Even on a Sunday morning, the streets in Pattaya were crowded. Google maps steadfastly refused to direct us down around the coast, but as there seemed to be only one road, we felt quite confident. As it turned out, the southern tip below Pattaya is almost exclusively military, so Google has probably been told to avoid the area! Trying to find the beach there was a challenge too great, as we would have had to break through a naval dockyard here, or a military college there. However, ignorance is bliss, because in trying to reach the coast we ended up having a gorgeous, great value local brunch.
Traffic. I suppose I have to talk about the traffic in Thailand. It thins out outside Bangkok, but the principles are still the same. If there is a gap & you can just squeeze through, you do. If you can anticipate the lights changing by 10 seconds, you do. If you can change lanes & overtake one car, you do. If you are in a car, you never drive behind a motorbike, so you push right past, even if you are both in the same lane. If you are on a bike, you never ride behind a car, so you push right past, even if you are both in the same lane. If you are on a scooter and there is a gap down the left hand side of the road, you simply carry on going, through lights, intersections. If you want to overtake & there’s just a bike coming the other way, you overtake - bikes always move over!... To a westerner who has never been to Thailand, it is madness. To an Englishman, they break every road rule ever taught. But if you relax & go with the flow, it is actually quite natural.
Riding a motorbike, the best principle they have is that at traffic lights (and boy, do they have long traffic lights!), all the bikes pile up in front of the cars. On fast roads, the scooters tend to keep to the left so they don’t get in the way, but if there are too many, or on city streets, they spread across all lanes. On many junctions they have painted boxes up front just for this purpose. The sheer number of scooters on the streets is the thing that amazes most. Thirty or forty up front at the lights on a busy 4 lane road, with many others behind that can’t fit. To western eyes, there are ‘near misses’ all the time. To ‘Thai eyes’ it’s just part of the flow. The only real ‘near misses’ I have seen, both involved westerners on bikes who were hesitating...
There must be more scooters here than anywhere else on the planet! Not only do they ride masses of them everywhere, they also convert them into tuk tuks, mobile food stations, light payload trucks & a whole lot else besides. The most amazing thing though is what they carry on them. Fishing rods & bait bucket, trees, stacks of bamboo poles & people, a large number of them. The most we have seen so far is 5 on a bike & this is not a specially adapted bike, this is just a normal scooter. Kids aged 2 or 3 standing on their mothers knees, holding on to the handlebars (no other support required)... Personally, I think it’s great. They all learn independence so much earlier, as long as they survive :)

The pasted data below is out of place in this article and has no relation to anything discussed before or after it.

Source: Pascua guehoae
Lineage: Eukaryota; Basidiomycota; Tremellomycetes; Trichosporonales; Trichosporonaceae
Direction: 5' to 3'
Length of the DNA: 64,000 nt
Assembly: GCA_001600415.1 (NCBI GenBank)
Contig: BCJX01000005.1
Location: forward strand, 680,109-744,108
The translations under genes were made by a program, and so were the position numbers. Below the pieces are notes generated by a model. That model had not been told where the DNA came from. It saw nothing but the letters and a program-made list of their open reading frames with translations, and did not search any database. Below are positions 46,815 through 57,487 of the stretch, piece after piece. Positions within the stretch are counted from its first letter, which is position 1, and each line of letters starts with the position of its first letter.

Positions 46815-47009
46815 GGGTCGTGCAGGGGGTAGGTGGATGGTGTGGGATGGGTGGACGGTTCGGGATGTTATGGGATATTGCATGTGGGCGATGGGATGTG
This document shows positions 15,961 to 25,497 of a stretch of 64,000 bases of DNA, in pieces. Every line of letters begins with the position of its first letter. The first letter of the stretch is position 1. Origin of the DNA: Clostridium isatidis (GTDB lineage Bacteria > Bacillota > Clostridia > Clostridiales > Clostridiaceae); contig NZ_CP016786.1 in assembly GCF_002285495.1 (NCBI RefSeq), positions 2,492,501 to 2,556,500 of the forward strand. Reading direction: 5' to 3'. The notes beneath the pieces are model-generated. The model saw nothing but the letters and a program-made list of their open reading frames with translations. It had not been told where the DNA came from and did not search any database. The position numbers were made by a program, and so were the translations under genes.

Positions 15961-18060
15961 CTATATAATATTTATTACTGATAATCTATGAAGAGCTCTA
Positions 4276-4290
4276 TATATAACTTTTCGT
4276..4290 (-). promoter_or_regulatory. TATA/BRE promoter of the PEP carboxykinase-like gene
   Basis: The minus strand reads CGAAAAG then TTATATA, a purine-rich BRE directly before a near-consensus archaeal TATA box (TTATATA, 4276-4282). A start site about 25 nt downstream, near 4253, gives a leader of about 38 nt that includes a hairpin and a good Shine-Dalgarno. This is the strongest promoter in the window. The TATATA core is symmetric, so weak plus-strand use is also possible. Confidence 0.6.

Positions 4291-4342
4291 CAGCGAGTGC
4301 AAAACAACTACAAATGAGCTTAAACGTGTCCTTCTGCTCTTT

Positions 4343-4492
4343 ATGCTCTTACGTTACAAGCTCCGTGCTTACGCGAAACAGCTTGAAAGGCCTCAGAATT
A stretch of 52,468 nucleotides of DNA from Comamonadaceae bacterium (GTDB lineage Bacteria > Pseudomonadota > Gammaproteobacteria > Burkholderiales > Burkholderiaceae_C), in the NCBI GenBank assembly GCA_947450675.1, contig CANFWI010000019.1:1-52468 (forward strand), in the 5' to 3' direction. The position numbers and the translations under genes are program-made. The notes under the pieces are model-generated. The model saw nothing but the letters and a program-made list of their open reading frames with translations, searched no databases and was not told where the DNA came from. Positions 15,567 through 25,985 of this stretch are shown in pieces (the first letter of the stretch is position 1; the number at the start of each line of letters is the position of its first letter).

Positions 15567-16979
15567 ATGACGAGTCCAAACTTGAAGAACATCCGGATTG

We stopped for brunch at a local ‘food court’; a three-sided square of rows of eateries and food shops. The best thing is that there are pictures of every dish, because of course, everything is written in Thai & we don’t read or speak a word! Rice is the staple & that’s fine by me as I was brought up in this part of the world on rice. But what they do with is fabulous. I had the best steamed rice with prawns I have ever tasted, for less than $3. Simon had a local dish, not quite sure what it was called or even what some of the ingredients were, but it too was delicious and $ 2.30! The people, as almost all Thai’s are, were extremely friendly and courteous. Playful, even. When you can’t understand a word, body language becomes vital.
Reaching Chao Lao, which is a beach resort that looks like it caters almost entirely for the local population, we opted for a resort that has lots of separate cabins. It is right on the beach, so a first morning swim looks on the cards! The only problem was that we had to pay cash as they didn’t take cards & both local ATMs are out. This meant we had to find a place to take credit cards for dinner - we couldn’t. So it was to the local 7Eleven to get crackers, cheese & wine for dinner on the beach. Sounds good? Haha, the best we could do was Ritz crackers, processed cheese & packaged ham, and the Ritz crackers ending up having processed cheese already sandwiched in! The Oreo biscuits for dessert had seen better days too. Well, there was no wine we thought looked reasonable, so the local beer was good! Note to selves, don’t run out of cash again!